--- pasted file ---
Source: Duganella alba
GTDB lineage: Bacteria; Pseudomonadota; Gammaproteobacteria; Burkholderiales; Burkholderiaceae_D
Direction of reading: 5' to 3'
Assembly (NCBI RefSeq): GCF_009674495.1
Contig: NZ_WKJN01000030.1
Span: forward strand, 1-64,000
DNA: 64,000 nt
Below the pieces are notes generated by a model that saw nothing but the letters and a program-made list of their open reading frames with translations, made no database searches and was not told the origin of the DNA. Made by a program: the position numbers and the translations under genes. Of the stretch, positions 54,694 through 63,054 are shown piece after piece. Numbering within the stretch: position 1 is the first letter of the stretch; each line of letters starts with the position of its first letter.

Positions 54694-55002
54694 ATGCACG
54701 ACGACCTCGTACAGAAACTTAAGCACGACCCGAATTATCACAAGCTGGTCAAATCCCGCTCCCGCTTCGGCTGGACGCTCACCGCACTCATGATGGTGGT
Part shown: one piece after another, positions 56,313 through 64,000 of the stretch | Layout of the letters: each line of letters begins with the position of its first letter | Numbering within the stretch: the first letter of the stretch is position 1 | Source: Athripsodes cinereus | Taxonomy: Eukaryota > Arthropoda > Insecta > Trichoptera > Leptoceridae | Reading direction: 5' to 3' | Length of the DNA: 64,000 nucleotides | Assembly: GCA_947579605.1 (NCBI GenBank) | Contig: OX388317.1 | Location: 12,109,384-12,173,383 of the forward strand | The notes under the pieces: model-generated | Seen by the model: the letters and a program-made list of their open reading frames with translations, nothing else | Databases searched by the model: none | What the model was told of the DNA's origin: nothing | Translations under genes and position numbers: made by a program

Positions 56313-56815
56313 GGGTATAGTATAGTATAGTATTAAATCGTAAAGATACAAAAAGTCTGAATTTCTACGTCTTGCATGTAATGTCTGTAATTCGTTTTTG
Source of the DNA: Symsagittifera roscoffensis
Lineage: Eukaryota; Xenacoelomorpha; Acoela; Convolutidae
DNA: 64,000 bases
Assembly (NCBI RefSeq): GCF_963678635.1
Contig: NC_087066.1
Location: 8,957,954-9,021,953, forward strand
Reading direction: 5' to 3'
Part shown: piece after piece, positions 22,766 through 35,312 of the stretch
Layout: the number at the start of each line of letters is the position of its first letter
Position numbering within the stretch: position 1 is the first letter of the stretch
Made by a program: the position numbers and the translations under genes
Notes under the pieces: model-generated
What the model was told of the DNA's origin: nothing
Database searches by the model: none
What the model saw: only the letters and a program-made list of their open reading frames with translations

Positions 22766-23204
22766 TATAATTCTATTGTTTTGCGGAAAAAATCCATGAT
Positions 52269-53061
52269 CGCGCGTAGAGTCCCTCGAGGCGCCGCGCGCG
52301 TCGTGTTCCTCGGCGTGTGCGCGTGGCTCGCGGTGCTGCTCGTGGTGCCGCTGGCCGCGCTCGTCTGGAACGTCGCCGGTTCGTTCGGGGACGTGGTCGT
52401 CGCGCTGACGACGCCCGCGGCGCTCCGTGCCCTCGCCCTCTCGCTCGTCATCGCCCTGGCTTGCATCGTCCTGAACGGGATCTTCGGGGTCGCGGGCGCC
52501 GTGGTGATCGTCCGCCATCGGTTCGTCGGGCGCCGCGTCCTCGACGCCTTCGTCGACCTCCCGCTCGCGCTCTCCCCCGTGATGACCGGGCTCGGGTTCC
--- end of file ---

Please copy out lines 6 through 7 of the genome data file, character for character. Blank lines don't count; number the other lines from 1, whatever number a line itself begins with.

Span: forward strand, 1-64,000
DNA: 64,000 nt